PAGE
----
Norwegian immigrants on the Canadian prairies

Articles about Norwegian immigrants migrating to the Canadian prairies from the 1880s

When the Last Best West moved north to the prairies in Canada

The Laurier government was elected in Canada in 1896. It soon put into action an aggressive immigration policy campaign. “Free homesteads were offered promiscuously throughout the world, with the object of inducing settlement on the plains in Western Canada.”[1] The Canadian government placed advertisements promoting the Canadian prairies in more than 7,000 newspapers and farmers’ …

When the Last Best West moved north to the prairies in Canada Les mer »

Some patterns of Norwegian immigration to America and Canada

From the end of the American Civil War and until the economic bust in 1893, European immigrants chose to settle in the Midwest and the Northwestern parts of the United States. Even emigrants in Canada preferred the United States during those decades. At least 1.8 million Canadians moved south across the border into the United …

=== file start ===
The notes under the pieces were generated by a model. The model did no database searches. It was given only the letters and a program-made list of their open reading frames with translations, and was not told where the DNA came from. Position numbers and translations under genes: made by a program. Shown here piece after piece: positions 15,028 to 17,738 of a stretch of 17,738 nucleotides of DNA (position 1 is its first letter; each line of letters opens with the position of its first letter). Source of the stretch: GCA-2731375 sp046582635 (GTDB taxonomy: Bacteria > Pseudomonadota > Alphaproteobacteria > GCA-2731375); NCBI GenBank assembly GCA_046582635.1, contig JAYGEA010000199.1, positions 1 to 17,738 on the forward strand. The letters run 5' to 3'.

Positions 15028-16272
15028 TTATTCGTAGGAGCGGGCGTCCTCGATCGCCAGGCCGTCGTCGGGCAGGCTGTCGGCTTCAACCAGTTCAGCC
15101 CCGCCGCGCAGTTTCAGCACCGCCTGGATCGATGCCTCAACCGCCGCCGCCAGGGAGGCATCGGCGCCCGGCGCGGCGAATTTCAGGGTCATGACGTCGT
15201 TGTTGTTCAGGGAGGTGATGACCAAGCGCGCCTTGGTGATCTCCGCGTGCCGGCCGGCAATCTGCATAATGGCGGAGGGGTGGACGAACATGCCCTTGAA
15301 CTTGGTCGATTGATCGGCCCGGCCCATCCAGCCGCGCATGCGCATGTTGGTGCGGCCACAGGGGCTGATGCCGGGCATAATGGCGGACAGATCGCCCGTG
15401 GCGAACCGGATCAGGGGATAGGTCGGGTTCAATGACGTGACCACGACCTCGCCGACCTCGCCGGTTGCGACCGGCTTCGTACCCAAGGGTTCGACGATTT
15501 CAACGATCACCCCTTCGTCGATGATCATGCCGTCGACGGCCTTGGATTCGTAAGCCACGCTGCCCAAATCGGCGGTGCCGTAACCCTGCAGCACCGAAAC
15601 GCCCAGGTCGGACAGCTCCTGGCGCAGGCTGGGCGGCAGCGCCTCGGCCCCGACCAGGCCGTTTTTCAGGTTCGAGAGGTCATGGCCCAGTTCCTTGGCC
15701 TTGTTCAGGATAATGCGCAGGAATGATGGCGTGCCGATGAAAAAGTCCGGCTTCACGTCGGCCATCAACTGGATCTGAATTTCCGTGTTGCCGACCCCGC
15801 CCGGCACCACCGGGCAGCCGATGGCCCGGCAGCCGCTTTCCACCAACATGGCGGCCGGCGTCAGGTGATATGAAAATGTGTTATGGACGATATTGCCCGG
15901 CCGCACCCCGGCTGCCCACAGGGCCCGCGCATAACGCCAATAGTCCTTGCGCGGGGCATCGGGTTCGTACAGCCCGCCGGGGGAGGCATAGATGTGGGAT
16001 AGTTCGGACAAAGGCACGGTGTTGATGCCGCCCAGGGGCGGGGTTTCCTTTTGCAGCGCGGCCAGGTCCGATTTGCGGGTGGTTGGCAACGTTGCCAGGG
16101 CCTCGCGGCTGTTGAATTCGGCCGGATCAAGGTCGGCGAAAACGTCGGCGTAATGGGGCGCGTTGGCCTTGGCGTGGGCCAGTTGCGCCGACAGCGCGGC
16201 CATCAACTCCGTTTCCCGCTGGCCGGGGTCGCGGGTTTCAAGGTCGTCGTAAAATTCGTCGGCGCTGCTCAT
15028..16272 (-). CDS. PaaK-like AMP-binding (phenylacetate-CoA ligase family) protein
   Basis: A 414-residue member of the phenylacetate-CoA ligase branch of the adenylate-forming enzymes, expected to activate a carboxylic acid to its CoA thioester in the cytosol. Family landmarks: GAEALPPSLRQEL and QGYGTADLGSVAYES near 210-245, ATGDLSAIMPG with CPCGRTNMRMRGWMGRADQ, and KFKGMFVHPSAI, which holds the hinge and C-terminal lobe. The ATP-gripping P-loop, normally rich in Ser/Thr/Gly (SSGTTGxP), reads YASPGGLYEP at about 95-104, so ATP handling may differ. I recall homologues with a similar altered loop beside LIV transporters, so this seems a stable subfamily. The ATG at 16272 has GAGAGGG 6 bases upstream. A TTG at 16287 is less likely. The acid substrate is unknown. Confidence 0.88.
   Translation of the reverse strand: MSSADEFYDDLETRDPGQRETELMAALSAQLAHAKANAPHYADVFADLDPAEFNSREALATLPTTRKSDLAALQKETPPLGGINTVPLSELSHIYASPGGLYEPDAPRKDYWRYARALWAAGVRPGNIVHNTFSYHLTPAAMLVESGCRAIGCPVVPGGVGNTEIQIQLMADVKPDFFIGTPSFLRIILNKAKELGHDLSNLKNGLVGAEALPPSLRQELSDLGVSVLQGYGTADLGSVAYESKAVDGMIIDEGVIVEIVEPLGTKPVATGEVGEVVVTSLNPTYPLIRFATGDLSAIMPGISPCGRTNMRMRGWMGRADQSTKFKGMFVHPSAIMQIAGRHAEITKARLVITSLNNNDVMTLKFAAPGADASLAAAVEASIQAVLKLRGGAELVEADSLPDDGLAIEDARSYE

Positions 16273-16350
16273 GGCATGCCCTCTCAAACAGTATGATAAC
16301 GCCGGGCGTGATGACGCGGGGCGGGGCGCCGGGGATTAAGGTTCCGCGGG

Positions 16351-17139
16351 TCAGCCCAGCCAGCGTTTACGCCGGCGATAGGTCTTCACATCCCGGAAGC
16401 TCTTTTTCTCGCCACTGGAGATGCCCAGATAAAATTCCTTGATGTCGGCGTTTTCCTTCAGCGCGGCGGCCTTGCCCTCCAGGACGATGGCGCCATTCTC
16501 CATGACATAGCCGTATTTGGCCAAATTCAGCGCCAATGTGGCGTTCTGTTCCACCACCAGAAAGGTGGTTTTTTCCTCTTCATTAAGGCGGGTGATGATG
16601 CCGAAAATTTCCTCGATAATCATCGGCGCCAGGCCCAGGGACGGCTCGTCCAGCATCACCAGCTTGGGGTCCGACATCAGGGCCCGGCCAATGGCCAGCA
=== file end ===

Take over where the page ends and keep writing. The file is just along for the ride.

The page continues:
Some patterns of Norwegian immigration to America and Canada Les mer »

Ranching in Palliser’s Triangle in Southern Alberta

Between 1867 and 1870 captain James Palliser led a British expedition into the interior of Canada. James Hector, a member of the expedition, gave a vivid description of the arid parts of the Canadian Prairies, located in a triangular region of southern Alberta and Saskatchewan. It became known as Palliser’s Triangle and covered 73,000 square …

Ranching in Palliser’s Triangle in Southern Alberta Les mer »

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